Executives with All Nippon Airways, the first airline to fly Boeing Co.'s new 787, think that the aircraft maker faces production challenges,but they are doing what they can to get their plane on time next May.
"We know it's not easy to make that deadline. However, we will support Boeing, and we will work with them so that the deadline can be met," Osamu Shinobe, executive vice president of corporate planning for All Nippon Airways Co., said Sunday at a downtown hotel, hours before Boeing was to unveil the first of its 787 Dreamliners at the company's widebody assembly plant in Everett.
Airlines, leasing companies and other plane buyers have ordered more than 600 Dreamliners over the last few years, eager to hold Boeing to its promise that the midsize, long-haul jet will burn less fuel, be cheaper to maintain and offer more passenger comforts than comparable planes flying today.
The 787, Boeing's first all-new jet since airlines started flying the 777 in 1995, will be the world's first large commercial airplane made mostly of carbon-fiber composites, which are lighter, more durable and less prone to corrosion than aluminum.
Final assembly of first 787 started in late May, after a gigantic, specially outfitted superfreighter started flying wings, fuselage sections and other major parts to Boeing's widebody plant, where they essentially get snapped together piece by huge piece.
Once production hits full speed, the company expects each plane to spend just three days in final assembly, but this time, Boeing workers spent several weeks installing electrical wiring and other innards that suppliers will eventually stuff into their sections of the plane before they're delivered to the assembly plant.
Boeing decided to handle that work in-house for the first few planes rather than risk any production delays.
Despite a few snags the company says it anticipated - including an industrywide shortage of fasteners brought on by a surge in demand for new jets in recent years - Boeing officials say nothing so far has threatened to bump the 787 behind schedule.
The first test flight is expected to take place between late August and late September. The plane is set to enter commercial service next May after Japan's All Nippon Airways receives the first of its 50 Dreamliners.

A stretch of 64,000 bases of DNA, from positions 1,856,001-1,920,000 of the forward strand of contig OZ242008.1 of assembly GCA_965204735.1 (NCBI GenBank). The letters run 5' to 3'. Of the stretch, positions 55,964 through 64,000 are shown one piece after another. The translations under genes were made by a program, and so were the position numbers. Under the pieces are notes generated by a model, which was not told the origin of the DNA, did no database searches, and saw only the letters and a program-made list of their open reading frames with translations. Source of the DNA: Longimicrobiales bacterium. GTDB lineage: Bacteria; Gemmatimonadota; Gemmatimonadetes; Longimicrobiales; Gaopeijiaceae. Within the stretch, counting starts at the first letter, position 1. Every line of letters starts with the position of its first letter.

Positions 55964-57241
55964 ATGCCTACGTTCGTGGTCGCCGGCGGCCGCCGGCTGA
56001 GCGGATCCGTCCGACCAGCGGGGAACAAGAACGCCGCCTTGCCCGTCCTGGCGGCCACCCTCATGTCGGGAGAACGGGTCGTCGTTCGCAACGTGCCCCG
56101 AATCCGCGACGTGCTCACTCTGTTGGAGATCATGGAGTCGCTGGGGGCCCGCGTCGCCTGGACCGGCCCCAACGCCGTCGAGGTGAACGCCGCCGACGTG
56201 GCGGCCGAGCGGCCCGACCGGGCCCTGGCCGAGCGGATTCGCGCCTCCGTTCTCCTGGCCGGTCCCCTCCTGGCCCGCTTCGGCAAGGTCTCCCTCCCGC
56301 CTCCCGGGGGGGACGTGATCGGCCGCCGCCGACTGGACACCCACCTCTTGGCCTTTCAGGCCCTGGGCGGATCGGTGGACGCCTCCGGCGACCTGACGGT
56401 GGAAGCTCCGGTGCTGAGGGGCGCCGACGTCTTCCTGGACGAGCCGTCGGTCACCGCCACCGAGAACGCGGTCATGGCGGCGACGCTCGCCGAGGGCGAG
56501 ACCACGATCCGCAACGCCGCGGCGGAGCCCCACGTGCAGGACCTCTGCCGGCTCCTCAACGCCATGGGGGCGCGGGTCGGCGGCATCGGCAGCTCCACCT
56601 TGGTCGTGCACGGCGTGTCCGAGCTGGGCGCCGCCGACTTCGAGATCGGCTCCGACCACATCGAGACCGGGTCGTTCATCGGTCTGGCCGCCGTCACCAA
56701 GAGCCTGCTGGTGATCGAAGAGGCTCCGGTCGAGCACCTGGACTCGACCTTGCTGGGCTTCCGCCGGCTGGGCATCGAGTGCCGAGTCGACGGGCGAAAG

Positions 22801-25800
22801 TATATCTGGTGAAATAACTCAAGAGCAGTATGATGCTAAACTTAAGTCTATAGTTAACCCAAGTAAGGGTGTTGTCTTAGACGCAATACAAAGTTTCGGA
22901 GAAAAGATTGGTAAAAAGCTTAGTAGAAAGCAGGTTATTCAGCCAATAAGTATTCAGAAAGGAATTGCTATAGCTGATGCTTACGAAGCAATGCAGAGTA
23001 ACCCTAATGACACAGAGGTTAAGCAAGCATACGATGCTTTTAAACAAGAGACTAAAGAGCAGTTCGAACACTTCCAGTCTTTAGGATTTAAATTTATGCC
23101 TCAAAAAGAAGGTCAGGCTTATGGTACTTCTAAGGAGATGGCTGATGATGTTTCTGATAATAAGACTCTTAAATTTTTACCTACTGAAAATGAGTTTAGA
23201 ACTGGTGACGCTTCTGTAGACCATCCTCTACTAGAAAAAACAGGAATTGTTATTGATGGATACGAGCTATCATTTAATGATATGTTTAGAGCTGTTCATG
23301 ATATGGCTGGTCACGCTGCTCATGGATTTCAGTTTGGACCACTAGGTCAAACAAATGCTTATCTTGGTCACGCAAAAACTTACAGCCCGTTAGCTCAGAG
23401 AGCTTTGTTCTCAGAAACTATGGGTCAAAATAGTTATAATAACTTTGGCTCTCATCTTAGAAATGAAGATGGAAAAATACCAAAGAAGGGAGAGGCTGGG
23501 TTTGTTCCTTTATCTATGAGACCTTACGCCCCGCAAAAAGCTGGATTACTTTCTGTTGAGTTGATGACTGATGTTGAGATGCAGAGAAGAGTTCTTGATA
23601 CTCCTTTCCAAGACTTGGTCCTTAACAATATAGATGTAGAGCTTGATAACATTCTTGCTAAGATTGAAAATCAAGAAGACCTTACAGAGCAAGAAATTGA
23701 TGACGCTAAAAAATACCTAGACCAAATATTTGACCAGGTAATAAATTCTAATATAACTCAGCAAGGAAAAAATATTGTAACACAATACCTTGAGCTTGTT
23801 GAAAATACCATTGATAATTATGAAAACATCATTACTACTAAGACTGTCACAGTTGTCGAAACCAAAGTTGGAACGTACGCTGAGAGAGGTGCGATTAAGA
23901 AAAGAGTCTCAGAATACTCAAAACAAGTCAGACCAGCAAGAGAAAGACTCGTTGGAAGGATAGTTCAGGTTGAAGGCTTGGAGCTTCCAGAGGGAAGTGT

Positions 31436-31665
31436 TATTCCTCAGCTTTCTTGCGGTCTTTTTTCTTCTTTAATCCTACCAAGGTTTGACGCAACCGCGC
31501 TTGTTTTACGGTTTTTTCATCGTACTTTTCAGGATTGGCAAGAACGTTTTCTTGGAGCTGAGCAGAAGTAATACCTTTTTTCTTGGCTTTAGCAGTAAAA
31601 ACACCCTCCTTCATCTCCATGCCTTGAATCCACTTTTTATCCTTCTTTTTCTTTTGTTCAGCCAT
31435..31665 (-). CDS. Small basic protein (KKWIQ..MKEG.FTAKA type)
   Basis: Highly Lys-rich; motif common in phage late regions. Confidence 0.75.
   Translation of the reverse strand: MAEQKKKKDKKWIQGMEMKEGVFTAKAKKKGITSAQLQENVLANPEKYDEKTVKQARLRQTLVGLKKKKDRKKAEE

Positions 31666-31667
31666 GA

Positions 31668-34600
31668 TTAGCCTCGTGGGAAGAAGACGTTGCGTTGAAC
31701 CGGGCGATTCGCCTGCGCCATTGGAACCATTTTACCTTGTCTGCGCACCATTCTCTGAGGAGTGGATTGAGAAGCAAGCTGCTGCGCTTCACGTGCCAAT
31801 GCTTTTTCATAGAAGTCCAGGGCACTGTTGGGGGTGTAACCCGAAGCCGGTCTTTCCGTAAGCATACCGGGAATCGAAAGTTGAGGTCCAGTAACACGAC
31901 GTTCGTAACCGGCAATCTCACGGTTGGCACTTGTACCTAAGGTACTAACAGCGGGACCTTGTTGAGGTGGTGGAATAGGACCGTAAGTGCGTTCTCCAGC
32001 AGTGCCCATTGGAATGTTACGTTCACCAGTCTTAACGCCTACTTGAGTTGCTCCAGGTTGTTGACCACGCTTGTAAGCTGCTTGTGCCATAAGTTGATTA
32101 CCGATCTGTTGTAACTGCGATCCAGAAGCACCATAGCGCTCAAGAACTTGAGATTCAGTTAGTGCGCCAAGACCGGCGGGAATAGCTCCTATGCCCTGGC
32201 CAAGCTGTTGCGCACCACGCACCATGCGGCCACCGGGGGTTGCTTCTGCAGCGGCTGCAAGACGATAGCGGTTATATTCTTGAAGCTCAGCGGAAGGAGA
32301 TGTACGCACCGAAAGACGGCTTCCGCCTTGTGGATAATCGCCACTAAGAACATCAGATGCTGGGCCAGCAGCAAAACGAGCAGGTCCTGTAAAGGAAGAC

The 787 debuting Sunday will serve as the first of six flight test airplanes, while two other planes will be used for static and fatigue tests. The ninth plane off the assembly line will be the first one delivered to All Nippon Airways.
Boeing hired former NBC "Nightly News" anchor Tom Brokaw to serve as master of ceremonies for the Sunday afternoon 787 premiere, which the company is broadcasting live on the Internet and on satellite television in nine languages to more than 45 countries.
Boeing has estimated that roughly 15,000 people will attend the premiere at the plant where the 787 and other widebody planes are assembled.
The company invited thousands of its employees and retirees to watch via satellite at the NFL stadium where the Seattle Seahawks play, and it is hosting viewing parties for 787 customers and suppliers in dozens of other locations around the globe.
To date, Boeing has won 677 orders for the 787, selling out delivery positions through 2015, two years after rival Airbus SAS expects to roll out its competing A350 XWB.
List prices for the 787 begin at $146 million (107.38 million EUR), although customers typically negotiate discounts.
The strike was defensive in nature and came in response to three attacks on the US military in February